The position of the Nicolás Maduro administration that Venezuela does not recognize the International Court of Justice’s (ICJ) jurisdiction over its border controversy with Guyana is in contravention with the Bolivarian Republic’s consent to the Geneva Agreement.
Guyana, in its Application to the ICJ instituting proceedings on the matter, stated that the Court has jurisdiction over the controversy as a result of the mutual consent of the two countries as parties to the Geneva Agreement.
In that provision of the Agreement, Guyana and Venezuela mutually conferred upon the Secretary-General of the United Nations the authority to choose the means of settlement of the controversy and, on 30 January 2018, the Secretary-General exercised his authority by choosing judicial settlement by the Court, Guyana pointed out in its Application.
Following Guyana’s formal request to the ICJ to resolve the controversy, Venezuela’s foreign ministry said in a statement that “Resorting to a judicial settlement to settle the dispute is unacceptable, sterile and inapplicable.”
The Maduro administration further stated that it does not recognize the ICJ’s jurisdiction “as mandatory.” Venezuela instead proposed to rekindle diplomatic ties with Guyana “that will allow a practical and satisfactory solution of the territorial dispute to be reached.”
However, the Geneva Agreement is in force between the Parties, Guyana having acceded to it upon its independence in 1966. Venezuela, too, accepts that the Geneva Agreement is an “international treaty signed by Venezuela and Guyana which governs as Law the territorial controversy on the Essequibo.”
Guyana also reminded in its Application that Article IV, paragraph 2, of the Geneva Agreement provides, in relevant part, that if the Parties are unable to arrive at a full agreement for the solution of the controversy over the validity and binding force of the 1899 Award, the UN Secretary General can ultimately “choose another of the means stipulated in Article 33 of the Charter of the United Nations.”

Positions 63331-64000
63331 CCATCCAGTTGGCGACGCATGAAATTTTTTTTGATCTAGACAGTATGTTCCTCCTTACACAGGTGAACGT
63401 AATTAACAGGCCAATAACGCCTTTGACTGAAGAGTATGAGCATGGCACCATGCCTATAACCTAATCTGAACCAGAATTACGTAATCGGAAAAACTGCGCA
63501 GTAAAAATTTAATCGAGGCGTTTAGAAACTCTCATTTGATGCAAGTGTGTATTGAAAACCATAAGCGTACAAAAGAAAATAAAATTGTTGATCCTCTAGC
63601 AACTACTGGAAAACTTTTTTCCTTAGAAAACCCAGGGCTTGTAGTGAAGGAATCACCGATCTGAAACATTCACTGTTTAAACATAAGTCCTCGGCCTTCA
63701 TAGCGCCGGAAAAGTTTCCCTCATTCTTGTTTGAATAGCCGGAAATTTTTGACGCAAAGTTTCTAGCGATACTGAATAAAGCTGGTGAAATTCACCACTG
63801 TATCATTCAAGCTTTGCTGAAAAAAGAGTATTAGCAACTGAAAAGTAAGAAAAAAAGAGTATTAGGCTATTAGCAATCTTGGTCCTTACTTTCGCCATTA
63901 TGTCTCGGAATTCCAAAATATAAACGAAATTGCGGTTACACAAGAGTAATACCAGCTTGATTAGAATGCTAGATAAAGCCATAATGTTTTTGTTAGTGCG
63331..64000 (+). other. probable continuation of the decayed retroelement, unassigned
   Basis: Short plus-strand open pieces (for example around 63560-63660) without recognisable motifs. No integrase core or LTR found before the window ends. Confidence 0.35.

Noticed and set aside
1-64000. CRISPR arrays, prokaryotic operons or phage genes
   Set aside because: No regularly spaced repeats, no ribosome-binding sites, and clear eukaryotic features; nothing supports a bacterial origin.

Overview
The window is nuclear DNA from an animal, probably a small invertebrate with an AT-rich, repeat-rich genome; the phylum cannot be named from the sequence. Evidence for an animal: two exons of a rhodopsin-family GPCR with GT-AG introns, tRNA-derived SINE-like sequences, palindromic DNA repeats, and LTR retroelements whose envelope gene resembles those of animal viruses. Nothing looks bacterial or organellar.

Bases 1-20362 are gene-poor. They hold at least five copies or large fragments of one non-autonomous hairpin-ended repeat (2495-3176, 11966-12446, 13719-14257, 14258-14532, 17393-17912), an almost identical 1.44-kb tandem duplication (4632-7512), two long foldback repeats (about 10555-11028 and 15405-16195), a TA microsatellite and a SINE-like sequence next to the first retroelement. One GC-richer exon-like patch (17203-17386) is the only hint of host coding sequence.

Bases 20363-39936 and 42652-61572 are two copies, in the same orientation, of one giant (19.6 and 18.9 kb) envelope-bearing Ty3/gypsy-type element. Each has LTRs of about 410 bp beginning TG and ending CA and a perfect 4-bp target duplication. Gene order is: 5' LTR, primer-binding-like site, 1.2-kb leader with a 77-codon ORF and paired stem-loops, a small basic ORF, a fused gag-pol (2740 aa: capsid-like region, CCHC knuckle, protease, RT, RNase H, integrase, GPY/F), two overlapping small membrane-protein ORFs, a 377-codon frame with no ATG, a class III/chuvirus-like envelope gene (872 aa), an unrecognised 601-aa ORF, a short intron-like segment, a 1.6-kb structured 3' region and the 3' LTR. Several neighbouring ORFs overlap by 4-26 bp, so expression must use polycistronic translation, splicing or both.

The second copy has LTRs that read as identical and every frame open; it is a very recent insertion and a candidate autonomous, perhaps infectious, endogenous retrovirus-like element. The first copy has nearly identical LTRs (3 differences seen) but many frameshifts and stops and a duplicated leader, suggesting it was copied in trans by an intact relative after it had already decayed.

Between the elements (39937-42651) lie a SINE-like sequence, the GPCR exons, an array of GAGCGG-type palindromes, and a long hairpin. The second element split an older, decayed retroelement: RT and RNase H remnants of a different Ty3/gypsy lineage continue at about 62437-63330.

In this regard, a ‘Good Offices’ process was instituted and between 1990 and 2016, successive Personal Representatives were appointed by the Secretary-General for this purpose. However, over a 25-year period, the Good Offices process failed to produce any progress in arriving at a settlement of the controversy.
Faced with these unsuccessful efforts, in December 2016, after consultations with Guyana and Venezuela, Secretary-General Ban Ki-moon recalled that under Article IV, paragraph 2, of the Geneva Agreement, the Parties had entrusted him with “the power to choose means for the settlement of the controversy from among those contemplated in Article 33 of the Charter of the United Nations.” In the exercise of this authority, he decided that: “Initially, the Good Offices Process will continue for one final year, until the end of 2017, with a strengthened mandate of mediation.”
Guyana also highlighted in its application that it was stated that, “If, by the end of 2017, the Secretary-General concludes that significant progress has not been made toward arriving at a full agreement for the solution of the controversy he will choose the International Court of Justice as the next means of settlement.”